A: I've had six classes with Dr. Randy Cerveny; his biggest lesson was to not kill people. If you're going to be a meteorologist, you have to be quick and fast and do everything to the best of your ability, but you have to be quick about it. 

Also, I took a class with Dr. Jenni Vanos. It was a climate and health class, and I learned that there's so many different avenues for climate to impact human health. 

Q: What is the best piece of advice you would give to those still in school?

A: Keep trying different things, and then if you find something you like, expand upon that and get involved. I think that the coolest things that I've learned have been outside the classroom.

Q: What was your favorite spot on campus, whether for studying, meeting friends or just thinking about life?

A: I used to go to the underground part of Hayden Library all the time and sit outside where the tables are. It was a really good spot.

Q: If someone gave you $40 million to solve one problem on our planet, what would you tackle?

A: There are so many problems to tackle. I would love to solve problems with climate and health, and there are so many avenues to do that. I want to help vulnerable populations against climate’s impact and make sure that everyone has access to the things that they need. 

David Rozul

Media Relations Officer, Media Relations and Strategic Communications


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Coast Guard veteran combines fitness passion with academic pursuit

May 3, 2021

Teachers College grad seeks to make a difference in youth health

Editor's note: This story is part of a series of profiles of notable spring 2021 graduates.

Student veteran Conner Acri credits the U.S. Coast Guard with instilling in him the drive to tackle any challenge life throws at him, and this semester the Kansas City, Missouri, native has done just that as he completes an educational journey at Arizona State University's Polytechnic campus.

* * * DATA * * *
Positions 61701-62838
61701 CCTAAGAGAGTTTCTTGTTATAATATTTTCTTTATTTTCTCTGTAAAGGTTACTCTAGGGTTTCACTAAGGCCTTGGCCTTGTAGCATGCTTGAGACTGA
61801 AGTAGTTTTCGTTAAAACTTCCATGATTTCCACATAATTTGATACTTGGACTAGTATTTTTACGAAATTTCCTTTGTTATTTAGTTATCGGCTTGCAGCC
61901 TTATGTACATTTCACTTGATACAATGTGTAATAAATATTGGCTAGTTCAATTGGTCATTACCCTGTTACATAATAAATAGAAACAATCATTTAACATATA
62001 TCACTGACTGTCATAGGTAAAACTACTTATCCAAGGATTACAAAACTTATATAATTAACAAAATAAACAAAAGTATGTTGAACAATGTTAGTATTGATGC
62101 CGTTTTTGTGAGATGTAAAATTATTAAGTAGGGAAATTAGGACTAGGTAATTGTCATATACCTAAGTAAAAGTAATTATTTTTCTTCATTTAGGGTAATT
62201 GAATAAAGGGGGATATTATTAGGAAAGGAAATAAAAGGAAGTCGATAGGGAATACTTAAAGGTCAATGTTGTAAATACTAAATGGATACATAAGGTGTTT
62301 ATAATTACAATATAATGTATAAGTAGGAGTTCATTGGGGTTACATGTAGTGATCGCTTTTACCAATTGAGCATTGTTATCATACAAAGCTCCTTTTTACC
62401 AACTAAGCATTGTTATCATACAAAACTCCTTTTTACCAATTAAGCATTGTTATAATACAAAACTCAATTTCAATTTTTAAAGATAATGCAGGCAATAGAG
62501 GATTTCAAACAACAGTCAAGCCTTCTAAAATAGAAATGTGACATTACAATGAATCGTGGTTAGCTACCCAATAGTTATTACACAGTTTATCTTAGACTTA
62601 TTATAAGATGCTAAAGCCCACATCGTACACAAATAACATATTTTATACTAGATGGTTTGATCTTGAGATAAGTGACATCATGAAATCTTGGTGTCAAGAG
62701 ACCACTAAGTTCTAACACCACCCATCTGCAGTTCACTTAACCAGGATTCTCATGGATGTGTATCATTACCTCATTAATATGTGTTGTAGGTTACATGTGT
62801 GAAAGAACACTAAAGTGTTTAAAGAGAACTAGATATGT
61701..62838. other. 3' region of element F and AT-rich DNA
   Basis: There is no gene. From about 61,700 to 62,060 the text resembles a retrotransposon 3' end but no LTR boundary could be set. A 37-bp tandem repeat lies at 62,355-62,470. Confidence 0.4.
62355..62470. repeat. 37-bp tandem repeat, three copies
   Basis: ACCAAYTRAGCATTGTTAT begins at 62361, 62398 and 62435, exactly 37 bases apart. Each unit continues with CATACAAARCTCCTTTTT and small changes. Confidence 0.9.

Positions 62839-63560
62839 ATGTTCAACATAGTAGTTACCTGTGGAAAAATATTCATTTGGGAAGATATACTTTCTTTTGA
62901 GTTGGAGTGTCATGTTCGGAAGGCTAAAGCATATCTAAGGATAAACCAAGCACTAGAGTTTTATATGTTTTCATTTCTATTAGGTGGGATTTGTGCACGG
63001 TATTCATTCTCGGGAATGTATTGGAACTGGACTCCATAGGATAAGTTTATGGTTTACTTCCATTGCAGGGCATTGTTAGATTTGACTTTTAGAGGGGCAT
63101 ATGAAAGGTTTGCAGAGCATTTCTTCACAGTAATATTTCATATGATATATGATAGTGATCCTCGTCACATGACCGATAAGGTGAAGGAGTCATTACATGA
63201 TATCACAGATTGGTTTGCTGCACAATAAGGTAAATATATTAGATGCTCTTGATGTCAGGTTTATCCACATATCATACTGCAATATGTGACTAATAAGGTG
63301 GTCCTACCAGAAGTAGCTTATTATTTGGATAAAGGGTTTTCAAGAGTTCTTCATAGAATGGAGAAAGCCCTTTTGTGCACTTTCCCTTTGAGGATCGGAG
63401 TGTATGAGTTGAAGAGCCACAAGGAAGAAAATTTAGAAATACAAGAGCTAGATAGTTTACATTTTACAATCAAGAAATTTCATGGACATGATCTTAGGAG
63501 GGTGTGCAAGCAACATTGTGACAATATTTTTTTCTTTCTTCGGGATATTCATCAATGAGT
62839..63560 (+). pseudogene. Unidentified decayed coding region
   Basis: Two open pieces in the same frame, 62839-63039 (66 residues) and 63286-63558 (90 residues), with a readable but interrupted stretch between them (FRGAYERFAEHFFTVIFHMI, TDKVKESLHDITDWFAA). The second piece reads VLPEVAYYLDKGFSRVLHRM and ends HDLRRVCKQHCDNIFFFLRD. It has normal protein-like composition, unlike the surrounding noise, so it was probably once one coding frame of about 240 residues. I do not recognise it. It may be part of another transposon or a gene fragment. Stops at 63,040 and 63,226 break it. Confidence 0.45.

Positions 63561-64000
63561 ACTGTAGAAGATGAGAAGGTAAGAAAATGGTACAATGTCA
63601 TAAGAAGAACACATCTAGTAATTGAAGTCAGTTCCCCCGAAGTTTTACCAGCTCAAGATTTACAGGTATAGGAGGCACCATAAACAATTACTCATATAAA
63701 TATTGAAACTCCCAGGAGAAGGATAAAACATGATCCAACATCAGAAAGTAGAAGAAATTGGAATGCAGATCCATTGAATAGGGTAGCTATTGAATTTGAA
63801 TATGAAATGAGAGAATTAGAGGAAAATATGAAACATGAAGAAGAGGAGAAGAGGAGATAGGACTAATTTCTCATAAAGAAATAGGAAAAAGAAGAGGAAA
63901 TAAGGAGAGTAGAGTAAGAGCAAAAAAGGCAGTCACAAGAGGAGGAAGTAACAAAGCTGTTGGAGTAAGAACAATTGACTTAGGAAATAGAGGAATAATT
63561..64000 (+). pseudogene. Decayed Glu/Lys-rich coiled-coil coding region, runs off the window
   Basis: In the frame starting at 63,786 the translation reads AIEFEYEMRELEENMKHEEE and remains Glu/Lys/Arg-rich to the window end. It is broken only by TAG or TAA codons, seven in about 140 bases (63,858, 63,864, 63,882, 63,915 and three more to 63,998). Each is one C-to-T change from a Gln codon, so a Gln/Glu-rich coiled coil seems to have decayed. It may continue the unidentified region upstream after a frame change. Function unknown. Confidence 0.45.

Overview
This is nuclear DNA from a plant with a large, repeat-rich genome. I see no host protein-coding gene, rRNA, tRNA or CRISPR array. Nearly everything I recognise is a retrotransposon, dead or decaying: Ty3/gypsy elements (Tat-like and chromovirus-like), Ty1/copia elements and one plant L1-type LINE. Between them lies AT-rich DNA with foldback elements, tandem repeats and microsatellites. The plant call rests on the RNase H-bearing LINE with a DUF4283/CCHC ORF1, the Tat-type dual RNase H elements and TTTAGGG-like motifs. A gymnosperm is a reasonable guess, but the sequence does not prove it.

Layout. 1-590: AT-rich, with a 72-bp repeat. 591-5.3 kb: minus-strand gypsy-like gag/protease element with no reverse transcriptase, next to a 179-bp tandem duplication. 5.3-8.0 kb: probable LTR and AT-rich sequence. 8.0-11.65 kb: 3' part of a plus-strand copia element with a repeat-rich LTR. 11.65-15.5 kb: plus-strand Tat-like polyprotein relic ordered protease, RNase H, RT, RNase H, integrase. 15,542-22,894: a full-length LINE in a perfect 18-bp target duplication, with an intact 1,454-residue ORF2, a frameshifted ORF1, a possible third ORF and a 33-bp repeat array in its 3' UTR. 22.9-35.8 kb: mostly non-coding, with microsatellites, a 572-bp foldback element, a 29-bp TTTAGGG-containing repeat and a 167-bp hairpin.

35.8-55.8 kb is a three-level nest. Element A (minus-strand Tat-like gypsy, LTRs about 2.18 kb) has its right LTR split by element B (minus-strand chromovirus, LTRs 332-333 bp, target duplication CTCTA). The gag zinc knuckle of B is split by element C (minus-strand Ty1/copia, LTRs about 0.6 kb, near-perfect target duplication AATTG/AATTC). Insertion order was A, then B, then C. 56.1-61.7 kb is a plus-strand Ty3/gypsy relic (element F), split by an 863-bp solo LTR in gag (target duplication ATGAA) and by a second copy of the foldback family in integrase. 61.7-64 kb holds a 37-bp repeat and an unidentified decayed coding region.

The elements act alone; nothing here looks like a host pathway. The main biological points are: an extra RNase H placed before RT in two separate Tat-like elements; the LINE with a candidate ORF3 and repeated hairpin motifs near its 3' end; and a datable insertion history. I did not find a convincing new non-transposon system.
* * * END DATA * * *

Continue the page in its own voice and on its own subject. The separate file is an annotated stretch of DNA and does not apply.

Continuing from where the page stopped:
Acri graduates this spring from the Mary Lou Fulton Teachers College with a Bachelor of Arts in secondary education with an emphasis in physical education — a degree that aligns with his fitness passion and will enable him to teach youth about healthy lifestyles.

During his time in the Coast Guard, Acri saw teammates get kicked out of the service for failing to meet weight standards, something that he laments as preventable. The notion that long distance running — disliked by many — was seen as the only way to shed pounds compounded the predicament.

“That’s part of the reason I chose physical education, because I want to teach these kids that there are more options than running your butt off every day to stay in shape and live a physically active life,” Acri said. “I want to get them while they’re still young and show them, so when they get older they don’t have those issues I was seeing in the military, people losing their jobs over not knowing how to stay healthy.”

Acri spent four years in uniform serving aboard two Coast Guard cutters, including the 418-foot USCGC James, where he served as an operations specialist and a “plankowner” — a naval term referring to individuals who are the original crewmembers of a newly commissioned ship. His travels took him to many places, including Guantanamo Bay, Cuba; the Panama Canal; the U.S. Virgin Islands; and other U.S. ports.

Traveling through Arizona on his way to a new duty station piqued Acri’s interest in the Grand Canyon State. After leaving the Coast Guard he applied to schools in California, Colorado and Arizona. Acri chose ASU and started classes online in the summer of 2018 before moving to Tempe. He has no regrets.

“It’s a great school, I wouldn’t trade it for anything,” Acri said. “I’ve met a lot of friends, a lot of good people. I loved it so much, I decided to stay in Arizona.”

Acri shared answers to questions about his ASU journey, life and what the future holds for him.